The principal question presented is whether a mother may be found guilty of assault on a theory of aiding and abetting solely on the basis that she was present when her child was assaulted but failed to take reasonable steps to prevent the assault. We answer this question in the affirmative and reverse the opinion of the Court of Appeals which held to the contrary and ordered a new trial.

On 28 April 1980, defendant was indicted under G.S. 14-32 as follows:

THE JURORS FOR THE STATE UPON THEIR OATH PRESENT that on or about the 9th day of December, 1979, in Wake County Aleen Estes Walden unlawfully and wilfully and feloniously assault Lamont Walden, age one year, with a certain deadly weapon, to wit: a leather belt with a metal buckle, inflicting serious bodiyly [sic] injuries, not resulting in death, upon the said Lamont Walden, to wit: numerous cuts and bruises causing severe blood loss and requiring hospitalization.

Lamont Walden is defendant's son. Defendant was convicted by a jury and sentenced to 5-10 years imprisonment.

The State offered evidence at trial tending to show that Mr. Jasper Billy Davis heard a child crying in the apartment next to his on Saturday evening, 8 December 1979. On Sunday morning, 9 December 1979, at approximately 10:00 a.m., Davis heard a small child screaming and hollering and heard a popping sound coming from the same apartment next door. The sound of the child screaming and hollering and the popping sound lasted for approximately one to one and one-half hours. Davis made a complaint to the Raleigh Police Department requesting that they investigate the noise that he was hearing.

Officer D. A. Weingarten of the Raleigh Police Department testified that he went to Davis' apartment on 9 December 1979. After speaking with Davis, the officer knocked on the door of the apartment next to the Davis apartment. A Miss Devine opened the door and allowed the officer to enter the apartment, where he stayed for a few minutes before leaving to obtain a search warrant. Officer Weingarten returned a short time later with a warrant to search the apartment in question. Upon entering the apartment, the officer saw Devine, the defendant Aleen Estes Walden and George Hoskins. The officer also saw five small children in a corner of the apartment and noticed cuts and bruises on the bodies of the children. One of the children the officer observed at this time was Lamont Walden, a small child in diapers. The officer observed red marks on the chest of Lamont Walden as well as a swollen lip, bruises on his legs and back and other bruises, scarring and cuts.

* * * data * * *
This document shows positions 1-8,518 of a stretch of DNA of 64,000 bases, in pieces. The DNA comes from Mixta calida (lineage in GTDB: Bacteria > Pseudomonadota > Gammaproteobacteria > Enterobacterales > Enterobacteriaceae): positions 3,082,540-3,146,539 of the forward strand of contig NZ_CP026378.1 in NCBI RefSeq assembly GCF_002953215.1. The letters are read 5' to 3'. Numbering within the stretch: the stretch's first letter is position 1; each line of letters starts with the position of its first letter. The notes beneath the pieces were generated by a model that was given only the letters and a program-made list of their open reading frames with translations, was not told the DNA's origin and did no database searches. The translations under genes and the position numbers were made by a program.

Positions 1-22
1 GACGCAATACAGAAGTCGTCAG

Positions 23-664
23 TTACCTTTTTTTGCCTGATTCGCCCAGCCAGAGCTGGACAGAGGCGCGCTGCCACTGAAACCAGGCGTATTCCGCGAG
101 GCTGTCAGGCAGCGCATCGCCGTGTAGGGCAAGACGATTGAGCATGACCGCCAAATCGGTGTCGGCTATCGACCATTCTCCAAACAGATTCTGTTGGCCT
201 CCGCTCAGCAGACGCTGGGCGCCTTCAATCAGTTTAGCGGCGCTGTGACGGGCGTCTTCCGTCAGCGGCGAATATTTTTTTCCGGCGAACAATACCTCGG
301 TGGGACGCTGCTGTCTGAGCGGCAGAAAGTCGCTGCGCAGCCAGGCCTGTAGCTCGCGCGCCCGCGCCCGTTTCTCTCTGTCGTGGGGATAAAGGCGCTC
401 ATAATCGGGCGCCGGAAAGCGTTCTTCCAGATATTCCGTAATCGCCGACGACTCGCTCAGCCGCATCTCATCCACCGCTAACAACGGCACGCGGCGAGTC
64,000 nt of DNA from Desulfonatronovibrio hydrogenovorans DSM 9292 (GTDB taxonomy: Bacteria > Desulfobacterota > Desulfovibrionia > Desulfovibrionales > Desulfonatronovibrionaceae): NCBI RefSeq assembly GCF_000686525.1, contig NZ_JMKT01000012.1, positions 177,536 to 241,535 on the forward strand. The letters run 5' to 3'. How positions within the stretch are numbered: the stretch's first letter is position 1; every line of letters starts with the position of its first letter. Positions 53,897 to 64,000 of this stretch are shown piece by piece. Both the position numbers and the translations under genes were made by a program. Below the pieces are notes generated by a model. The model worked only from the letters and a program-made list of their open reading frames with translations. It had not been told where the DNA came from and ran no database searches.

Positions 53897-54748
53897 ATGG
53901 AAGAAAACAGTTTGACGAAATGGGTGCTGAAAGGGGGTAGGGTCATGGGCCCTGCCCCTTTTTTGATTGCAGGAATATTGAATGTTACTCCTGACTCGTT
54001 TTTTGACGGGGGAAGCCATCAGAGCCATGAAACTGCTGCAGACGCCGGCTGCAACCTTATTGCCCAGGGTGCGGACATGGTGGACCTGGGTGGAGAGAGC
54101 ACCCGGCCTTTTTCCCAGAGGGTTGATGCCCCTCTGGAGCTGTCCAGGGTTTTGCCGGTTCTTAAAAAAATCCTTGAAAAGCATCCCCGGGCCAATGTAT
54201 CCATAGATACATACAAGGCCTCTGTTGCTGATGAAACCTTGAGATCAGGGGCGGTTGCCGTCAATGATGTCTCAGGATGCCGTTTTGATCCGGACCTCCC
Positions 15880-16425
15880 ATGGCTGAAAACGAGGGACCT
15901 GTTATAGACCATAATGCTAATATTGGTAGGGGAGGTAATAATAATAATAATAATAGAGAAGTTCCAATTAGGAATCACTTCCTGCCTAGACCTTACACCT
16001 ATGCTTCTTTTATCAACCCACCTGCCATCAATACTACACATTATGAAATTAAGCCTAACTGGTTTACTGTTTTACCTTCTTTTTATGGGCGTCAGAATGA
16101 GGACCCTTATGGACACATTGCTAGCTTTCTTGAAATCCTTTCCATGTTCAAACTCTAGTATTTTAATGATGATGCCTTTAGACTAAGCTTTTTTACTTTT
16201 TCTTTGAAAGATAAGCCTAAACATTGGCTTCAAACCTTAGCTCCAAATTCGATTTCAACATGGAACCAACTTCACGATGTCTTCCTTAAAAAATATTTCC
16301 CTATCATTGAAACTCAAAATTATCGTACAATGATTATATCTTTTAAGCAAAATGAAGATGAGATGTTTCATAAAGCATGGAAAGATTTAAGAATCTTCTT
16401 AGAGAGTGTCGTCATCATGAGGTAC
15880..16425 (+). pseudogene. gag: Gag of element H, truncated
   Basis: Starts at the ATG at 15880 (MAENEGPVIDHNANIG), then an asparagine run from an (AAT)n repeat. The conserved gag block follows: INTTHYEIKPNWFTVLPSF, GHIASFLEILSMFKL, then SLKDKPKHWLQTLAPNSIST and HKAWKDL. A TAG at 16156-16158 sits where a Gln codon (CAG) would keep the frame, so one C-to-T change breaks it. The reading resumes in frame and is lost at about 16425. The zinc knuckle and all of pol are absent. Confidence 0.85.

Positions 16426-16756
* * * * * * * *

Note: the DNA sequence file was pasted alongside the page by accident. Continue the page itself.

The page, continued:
At trial three of these small children, Roderick Walden ten years old, Stephen Walden, eight years old, and Derrick Walden seven years old, testified that "Bishop" George Hoskins hit their brother Lamont Walden with a belt repeatedly over an extended period of time on Sunday, 9 December 1979. Each child testified that the defendant, their mother, was in the room with Hoskins and the baby (Lamont) at the time this beating occurred. Lamont Walden was crying and bleeding as a result of the beating Hoskins gave him. The children testified further that the defendant looked on the entire time the beating took place but did not say anything or do anything to stop the "Bishop" from beating Lamont or to otherwise deter such conduct.

Mrs. Annette McCullers, who is employed by Social Services of Wake County, testified that she observed the five children including Lamont on 9 December 1979. Lamont had bruises on his chest, red marks on his cheek, marks on his back and blood on his back. McCullers talked with Lamont's brothers at this time, and each of them told her that Lamont had been beaten by "Bishop" George Hoskins.

Dr. David L. Ingram, a specialist in pediatric medicine at Wake Memorial Hospital and a child medical examiner, testified that, on 10 December 1979, he examined Lamont at Wake Memorial Hospital and observed bruises, skin breaks and purple marks on Lamont's body. There was blood in Lamont's urine which resulted in the loss of a substantial quantity of blood and required that Lamont be given a blood transfusion. Dr. Ingram testified that in his expert opinion the marks on Lamont were caused by hard blows to the body occurring less than a week prior to his examination.